How to hold a field hockey stick

It’s basic stuff – but if you are brand new to hockey, or coaching people who are, it’s important to know how to hold the hockey stick in the correct position for moving the ball.

Picking up a stick like this allows a skill space under the arm and gives you more ball control. It stops you clogging your ball carry.

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Author: Liz Hollis

I am a journalist, media and content consultant.

4 thoughts on “How to hold a field hockey stick”

  1. I think you will find Liz, as you go through the videos in the article I sent you the link for that other centrally contracted coaches (international players and so on) are advocating a different finger v alignment – there are at least three versions – so which of them is correct or the best?

    The tape is simply twisted into a ‘rope’ which is overlaid to the desired shape and then bound over continuously with the same tape. The alternative is to fashion a shape with epoxy putty or similar and then tape over the top of it. The latter method has the advantage of not having to redo the shape any time that the tape needs to be renewed and it can conformed exactly to the shape of the supporting third finger. I have used both methods and have been doing it so long that I know ‘by eye’ the shape and thickness of I want.

    The tape is the type boxers use to bind their hands.- a white zinc oxide cloth tape with adhesive on one side. It’s thin, light and inexpensive and can be purchased in large rolls.

    The shape does not (provided it is not made too large) get in the way at all when carrying out other skills (moving the hands for hitting for example) the ‘point’ of the fits snugly between the fingers when the third finger is wrapped underneath it..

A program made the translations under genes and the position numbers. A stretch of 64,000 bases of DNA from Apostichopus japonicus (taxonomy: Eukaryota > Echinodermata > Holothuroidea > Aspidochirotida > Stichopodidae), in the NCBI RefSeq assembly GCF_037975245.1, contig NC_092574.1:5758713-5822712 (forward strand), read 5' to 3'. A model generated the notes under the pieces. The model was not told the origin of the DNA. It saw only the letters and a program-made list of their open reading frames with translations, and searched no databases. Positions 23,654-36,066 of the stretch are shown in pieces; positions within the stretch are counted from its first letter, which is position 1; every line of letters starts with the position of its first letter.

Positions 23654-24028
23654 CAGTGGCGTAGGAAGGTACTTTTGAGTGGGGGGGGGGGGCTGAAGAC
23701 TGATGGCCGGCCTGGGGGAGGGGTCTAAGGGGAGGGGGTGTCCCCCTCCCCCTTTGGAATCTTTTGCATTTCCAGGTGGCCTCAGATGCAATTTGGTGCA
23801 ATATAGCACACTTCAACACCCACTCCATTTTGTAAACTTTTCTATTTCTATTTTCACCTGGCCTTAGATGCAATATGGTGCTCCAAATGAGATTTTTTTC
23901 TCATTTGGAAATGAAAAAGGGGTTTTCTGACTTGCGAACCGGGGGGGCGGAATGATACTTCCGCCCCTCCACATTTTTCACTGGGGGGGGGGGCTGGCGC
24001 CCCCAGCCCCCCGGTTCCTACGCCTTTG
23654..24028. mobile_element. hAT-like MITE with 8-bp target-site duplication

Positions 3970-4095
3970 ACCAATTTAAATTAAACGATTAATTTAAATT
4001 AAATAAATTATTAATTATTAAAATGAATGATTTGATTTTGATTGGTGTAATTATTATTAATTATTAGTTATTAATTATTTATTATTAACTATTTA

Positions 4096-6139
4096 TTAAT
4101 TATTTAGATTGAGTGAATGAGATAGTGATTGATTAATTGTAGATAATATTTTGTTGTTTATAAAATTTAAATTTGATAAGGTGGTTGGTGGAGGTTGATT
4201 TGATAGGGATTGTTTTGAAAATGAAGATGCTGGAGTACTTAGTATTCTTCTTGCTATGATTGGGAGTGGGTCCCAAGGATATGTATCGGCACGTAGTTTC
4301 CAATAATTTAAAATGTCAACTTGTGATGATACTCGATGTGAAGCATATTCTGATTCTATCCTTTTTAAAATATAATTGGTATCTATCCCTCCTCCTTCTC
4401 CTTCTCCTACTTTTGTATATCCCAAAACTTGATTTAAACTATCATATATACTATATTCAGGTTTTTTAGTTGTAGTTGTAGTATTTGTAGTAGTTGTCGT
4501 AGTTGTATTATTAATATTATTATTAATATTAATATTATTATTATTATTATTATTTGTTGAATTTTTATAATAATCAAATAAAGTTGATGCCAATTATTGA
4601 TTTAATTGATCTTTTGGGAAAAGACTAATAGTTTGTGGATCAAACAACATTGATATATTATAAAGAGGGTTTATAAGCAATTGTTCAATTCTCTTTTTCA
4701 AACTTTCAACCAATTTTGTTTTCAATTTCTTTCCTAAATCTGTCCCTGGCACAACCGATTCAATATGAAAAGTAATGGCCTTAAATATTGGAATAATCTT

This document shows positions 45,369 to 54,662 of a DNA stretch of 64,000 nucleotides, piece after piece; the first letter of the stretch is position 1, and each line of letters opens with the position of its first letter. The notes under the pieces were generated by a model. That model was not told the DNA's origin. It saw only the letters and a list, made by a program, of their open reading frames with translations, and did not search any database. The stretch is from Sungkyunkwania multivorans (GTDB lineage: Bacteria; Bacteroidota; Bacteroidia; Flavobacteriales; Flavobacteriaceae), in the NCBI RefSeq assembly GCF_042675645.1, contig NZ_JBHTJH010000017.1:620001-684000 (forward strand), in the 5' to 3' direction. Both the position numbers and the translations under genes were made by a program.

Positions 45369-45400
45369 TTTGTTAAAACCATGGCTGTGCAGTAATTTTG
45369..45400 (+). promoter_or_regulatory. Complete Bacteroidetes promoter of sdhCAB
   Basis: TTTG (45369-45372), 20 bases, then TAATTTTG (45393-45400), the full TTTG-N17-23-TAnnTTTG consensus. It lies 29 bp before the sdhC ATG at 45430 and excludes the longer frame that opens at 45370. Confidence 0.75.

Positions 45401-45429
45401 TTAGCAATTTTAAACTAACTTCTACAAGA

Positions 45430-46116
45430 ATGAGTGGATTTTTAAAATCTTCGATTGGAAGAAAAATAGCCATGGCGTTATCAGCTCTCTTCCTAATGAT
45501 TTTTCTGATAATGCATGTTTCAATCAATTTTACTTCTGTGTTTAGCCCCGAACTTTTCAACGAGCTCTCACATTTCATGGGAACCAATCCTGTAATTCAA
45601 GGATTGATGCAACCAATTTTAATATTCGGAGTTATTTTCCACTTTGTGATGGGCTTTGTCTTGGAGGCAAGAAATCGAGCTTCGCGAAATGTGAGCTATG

Initially I used it as a marker and a reminder of where I wanted my right hand to be, but, I also found it useful as a ‘heel’ or ‘back-stop’ for the right hand when flicking or scooping the ball, it gives good purchase to the third finger.during these strokes.

    I have also ‘messed about’ with various additions to the top of the handle to improve the grip of the left hand, but I’ll say no more about that for now.

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    1. I should add that having experimented with all of the advised positions (this is shown in the videos in my article) the V alignment I favour least is the one shown in this video – down the centre of the back of the stick. It’s okay for over the top front of the ball style dribbling but very awkward when pulling the ball back and then taking the stick-head around the back of the ball – an essential but much neglected facet of ball control and stick-work.(that I used a lot when playing). The 1980’s ultra short head stick ‘killed’ this type of stick-work and it was forgotten by the time players came to their senses and began to favour first the midi and then the hook head stick.

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    1. Thanks Martin. I was looking at your post today with a view to adding it to this very post at a later date. My video clip is of a centrally contracted England Hockey coach so I’m happy it’s good advice but yes there does seem to be conflicting coaching regarding the left hand. Your post you link to above is really interesting and I would love to know more about exactly how you tape the stick to mark where it should be held. What sort of tape would you recommend? Does it not get in the way when doing other skills?

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